Category Archives: KELT planets

Night-side clouds on hot Jupiters

Thomas Beatty et al have an interesting new paper on arXiv today, primarily about the transiting brown dwarf KELT-1b. They’ve used the Spitzer Space Telescope to record the infra-red light as it varies around the 1.3-day orbit.

They end up with the following plots (KELT-1b is on the right, with the plot for the planet WASP-43b on the left):

The x-axis is “colour”, the difference in flux between two infra-red passbands at 3.6 and 4.5 microns. The y-axis is brightness (in the 3.6 micron band). The underlying orange and red squares show where typical M-dwarf stars and L and T brown dwarfs fall on the plot.

The solid-line “loops” are then the change in position of the atmospheres of KELT-1b and WASP-43b around their orbits. At some phases we see their “day” side, heated by the flux of their star, and at others we see their cooler “night” side.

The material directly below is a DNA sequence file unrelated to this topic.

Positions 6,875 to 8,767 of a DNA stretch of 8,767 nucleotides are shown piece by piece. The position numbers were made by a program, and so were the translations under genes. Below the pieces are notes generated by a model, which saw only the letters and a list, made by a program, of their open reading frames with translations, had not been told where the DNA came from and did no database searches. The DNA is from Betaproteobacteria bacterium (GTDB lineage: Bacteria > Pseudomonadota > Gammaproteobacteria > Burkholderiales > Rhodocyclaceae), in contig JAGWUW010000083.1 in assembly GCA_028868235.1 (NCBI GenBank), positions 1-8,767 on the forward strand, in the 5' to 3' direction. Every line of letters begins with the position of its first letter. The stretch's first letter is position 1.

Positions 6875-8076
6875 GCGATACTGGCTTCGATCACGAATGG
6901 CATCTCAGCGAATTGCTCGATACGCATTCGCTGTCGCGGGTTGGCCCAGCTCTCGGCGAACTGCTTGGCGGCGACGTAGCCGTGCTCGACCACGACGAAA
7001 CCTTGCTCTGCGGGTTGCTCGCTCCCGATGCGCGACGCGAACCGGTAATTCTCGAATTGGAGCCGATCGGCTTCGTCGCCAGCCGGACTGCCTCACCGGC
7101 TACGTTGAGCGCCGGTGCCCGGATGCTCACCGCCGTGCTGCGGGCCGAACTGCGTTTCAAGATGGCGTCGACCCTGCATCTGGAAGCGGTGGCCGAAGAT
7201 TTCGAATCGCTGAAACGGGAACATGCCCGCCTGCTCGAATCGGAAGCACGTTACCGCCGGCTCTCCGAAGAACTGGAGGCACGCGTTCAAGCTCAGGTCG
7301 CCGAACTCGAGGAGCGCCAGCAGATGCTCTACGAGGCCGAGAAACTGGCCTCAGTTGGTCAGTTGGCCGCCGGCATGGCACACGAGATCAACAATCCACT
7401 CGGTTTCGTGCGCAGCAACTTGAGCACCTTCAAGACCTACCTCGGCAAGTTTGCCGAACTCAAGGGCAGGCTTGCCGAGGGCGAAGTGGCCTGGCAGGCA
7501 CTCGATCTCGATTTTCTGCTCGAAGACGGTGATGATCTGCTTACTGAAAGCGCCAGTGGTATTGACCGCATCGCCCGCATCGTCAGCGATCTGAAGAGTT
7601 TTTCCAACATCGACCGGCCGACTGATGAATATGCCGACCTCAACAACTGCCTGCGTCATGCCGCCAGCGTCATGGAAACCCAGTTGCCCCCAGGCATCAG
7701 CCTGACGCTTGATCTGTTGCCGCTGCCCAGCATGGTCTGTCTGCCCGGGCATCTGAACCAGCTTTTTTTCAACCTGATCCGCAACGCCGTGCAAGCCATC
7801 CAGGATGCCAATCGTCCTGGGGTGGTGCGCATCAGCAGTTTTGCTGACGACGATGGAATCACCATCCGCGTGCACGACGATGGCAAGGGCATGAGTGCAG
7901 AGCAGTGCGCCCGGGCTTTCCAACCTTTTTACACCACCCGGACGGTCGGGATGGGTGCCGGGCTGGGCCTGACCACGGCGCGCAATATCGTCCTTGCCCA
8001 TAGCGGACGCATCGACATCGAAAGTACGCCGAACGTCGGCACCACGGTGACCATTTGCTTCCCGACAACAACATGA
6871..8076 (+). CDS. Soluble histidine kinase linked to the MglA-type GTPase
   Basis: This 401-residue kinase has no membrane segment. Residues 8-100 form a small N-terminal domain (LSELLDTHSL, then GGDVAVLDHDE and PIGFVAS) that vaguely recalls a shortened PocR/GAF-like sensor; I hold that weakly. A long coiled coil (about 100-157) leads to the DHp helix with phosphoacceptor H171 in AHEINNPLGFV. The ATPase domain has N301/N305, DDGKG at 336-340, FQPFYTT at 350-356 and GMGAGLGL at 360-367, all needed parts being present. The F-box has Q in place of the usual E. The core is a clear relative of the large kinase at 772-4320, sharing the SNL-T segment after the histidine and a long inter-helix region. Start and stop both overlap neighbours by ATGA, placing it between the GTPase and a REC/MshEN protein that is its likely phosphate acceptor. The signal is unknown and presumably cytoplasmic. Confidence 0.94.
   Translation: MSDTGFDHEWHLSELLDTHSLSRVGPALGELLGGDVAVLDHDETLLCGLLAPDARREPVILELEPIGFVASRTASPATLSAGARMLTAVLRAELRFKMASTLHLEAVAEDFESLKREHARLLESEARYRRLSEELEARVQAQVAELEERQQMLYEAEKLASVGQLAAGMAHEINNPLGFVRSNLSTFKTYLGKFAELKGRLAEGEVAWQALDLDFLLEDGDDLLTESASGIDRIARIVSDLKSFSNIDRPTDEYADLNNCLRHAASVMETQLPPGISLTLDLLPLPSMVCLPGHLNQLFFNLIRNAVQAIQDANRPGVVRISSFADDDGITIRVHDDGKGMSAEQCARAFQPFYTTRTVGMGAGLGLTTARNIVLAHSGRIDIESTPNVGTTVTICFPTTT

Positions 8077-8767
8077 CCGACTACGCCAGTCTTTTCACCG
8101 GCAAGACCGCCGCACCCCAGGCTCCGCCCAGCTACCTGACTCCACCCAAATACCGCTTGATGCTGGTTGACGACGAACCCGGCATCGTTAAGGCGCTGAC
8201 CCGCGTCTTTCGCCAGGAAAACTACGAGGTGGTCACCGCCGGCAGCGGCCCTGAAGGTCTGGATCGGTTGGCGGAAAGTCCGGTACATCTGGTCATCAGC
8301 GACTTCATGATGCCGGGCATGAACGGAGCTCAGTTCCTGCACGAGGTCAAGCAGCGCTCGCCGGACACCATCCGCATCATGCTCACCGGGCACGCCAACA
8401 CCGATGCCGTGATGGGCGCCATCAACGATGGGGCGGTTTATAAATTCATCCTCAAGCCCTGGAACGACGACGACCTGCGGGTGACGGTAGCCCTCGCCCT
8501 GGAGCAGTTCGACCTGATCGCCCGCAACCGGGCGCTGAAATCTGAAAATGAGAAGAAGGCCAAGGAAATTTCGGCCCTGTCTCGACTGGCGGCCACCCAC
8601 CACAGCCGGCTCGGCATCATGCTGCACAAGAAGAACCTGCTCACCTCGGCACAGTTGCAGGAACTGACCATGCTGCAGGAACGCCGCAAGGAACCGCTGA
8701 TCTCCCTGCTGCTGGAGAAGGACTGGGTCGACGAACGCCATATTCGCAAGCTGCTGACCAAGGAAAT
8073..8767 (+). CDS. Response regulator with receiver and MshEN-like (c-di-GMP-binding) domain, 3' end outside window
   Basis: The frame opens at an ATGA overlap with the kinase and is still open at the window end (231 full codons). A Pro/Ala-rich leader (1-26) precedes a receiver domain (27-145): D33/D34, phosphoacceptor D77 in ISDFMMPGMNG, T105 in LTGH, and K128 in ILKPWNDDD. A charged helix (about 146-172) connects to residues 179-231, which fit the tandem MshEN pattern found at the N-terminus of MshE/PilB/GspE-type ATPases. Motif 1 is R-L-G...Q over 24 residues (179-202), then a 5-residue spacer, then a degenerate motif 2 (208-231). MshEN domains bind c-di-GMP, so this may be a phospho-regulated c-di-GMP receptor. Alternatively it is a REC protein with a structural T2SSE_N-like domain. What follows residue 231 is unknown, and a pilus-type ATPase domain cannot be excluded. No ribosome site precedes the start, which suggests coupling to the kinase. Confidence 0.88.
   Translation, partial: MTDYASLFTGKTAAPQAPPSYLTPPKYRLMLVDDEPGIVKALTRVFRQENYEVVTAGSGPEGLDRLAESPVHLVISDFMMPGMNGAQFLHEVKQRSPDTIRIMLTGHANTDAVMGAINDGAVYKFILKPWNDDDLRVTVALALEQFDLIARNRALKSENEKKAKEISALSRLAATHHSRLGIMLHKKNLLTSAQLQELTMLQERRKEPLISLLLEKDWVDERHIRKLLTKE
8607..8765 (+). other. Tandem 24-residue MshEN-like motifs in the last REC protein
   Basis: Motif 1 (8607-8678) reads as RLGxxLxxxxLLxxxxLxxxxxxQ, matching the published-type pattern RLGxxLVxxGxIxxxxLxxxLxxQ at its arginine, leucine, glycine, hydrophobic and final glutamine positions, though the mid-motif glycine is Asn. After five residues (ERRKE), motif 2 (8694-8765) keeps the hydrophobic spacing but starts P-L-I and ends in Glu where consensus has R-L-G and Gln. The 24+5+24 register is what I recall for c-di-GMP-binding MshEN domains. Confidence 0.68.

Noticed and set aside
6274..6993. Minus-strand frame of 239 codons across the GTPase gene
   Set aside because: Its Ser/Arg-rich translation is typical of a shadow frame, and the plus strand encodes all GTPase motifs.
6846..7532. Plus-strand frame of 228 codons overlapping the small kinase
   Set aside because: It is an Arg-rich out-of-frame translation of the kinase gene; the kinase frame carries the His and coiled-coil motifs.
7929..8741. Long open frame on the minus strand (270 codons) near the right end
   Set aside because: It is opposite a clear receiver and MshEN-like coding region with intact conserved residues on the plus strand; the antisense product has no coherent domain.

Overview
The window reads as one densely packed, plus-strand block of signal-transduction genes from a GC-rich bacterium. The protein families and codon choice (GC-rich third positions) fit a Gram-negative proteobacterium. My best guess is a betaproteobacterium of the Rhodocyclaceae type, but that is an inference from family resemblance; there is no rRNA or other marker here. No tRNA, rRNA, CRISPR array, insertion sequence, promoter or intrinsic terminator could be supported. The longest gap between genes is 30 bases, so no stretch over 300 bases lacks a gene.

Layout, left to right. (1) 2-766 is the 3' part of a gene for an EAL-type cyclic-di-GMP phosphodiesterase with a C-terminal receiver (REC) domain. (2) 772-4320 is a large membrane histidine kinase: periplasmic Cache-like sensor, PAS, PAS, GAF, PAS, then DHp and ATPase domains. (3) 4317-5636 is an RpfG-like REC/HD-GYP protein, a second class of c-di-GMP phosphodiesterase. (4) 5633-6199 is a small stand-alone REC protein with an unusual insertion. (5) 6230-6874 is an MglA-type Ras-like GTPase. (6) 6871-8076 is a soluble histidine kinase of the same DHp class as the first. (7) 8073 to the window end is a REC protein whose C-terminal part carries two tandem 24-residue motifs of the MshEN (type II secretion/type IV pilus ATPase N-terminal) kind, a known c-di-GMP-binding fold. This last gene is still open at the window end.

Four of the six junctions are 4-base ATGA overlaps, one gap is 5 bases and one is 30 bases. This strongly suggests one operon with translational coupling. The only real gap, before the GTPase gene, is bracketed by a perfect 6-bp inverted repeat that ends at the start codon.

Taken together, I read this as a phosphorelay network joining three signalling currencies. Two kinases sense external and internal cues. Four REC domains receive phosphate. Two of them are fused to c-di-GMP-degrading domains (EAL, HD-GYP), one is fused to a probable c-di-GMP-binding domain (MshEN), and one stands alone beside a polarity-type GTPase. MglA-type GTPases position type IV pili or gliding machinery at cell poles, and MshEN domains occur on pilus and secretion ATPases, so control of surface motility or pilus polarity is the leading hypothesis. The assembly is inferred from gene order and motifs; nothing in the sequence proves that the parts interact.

The blue line is the track where something would lie if there were no clouds in its atmosphere. The fact that KELT-1b’s loop doesn’t follow the blue track, but moves significantly right (to cooler colours) implies that the night side of the brown dwarf must be cloudy. The night side of WASP-43b, however, appears to be less cloudy, according to its track.

Here are the same plots for two more planets:

The plot for WASP-19b shows a loop with a marked excursion to the right, suggesting a cloudy night side to the planet. For WASP-18b, however, the loop follows a trajectory nearer the blue “no cloud” track, suggesting a clearer atmosphere.

Comparing WASP-173 to KELT-22

WASP-173 and KELT-22 are the same object. The WASP and KELT teams are both trying to find transiting exoplanets around relatively bright stars, and this means that sometimes our discoveries overlap. We announced that WASP-173 hosts a hot Jupiter in a paper on arXiv on the 7th March, and then on the 21st March KELT reported an entirely independent discovery of the same planet.

Since the two teams use different facilities, techniques and software, comparing the two sets of system parameters provides an interesting check on the methods. So let’s see how similar the reports are.

WASP-173Ab discovery photometry